In a tenth aspect, the invention provides the use of one or more Renal Cell Carcinoma cell from an individual in selecting a treatment for the Renal Cell Carcinoma in the individual, comprising the step of determining the expression level in the one or more Renal Cell Carcinoma cell of at least three genes selected from those listed in Table A and, optionally, additionally based on the age of the individual. It is preferred that the at least three genes comprises N-cadherin, EpCAM and mTOR. It is preferred that the sample is a tumour biopsy and the sample comprises tissue from two or more (and, preferably, three or more) distinct parts of the tumour. Exemplary approaches for performing such a use are discussed above.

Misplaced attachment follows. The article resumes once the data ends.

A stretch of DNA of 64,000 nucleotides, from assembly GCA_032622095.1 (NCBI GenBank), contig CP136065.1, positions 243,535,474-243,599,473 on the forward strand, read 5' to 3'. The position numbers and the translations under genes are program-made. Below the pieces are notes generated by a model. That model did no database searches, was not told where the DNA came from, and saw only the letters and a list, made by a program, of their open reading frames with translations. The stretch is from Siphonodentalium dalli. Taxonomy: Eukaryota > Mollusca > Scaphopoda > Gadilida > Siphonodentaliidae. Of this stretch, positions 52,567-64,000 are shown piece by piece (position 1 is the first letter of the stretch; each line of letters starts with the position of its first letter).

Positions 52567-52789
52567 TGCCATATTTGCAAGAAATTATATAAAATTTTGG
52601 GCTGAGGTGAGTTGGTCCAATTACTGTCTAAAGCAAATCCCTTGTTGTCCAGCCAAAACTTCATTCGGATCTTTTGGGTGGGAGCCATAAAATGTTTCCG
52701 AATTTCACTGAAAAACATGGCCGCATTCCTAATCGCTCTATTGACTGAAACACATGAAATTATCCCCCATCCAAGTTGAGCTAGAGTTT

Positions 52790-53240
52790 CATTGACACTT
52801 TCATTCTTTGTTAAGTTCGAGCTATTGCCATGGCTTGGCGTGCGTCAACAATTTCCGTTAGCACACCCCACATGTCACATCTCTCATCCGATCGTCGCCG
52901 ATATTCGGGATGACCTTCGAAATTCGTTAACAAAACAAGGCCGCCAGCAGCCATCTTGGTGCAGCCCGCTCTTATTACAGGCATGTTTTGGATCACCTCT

In an eleventh aspect, the invention provides the use of one or more Renal Cell Carcinoma cell from an individual in identifying an agent suitable for treating Renal Cell Carcinoma, characterised in that the one or more cell has an expression level of at least three genes selected from those listed in Table A, that is associated with poor prognosis and/or resistance to sunitinib. It is preferred that the at least three genes comprises N-cadherin, EpCAM and mTOR. It is preferred that the sample is a tumour biopsy and the sample comprises tissue from two or more (and, preferably, three or more) distinct parts of the tumour. Exemplary approaches for performing such a use are discussed above.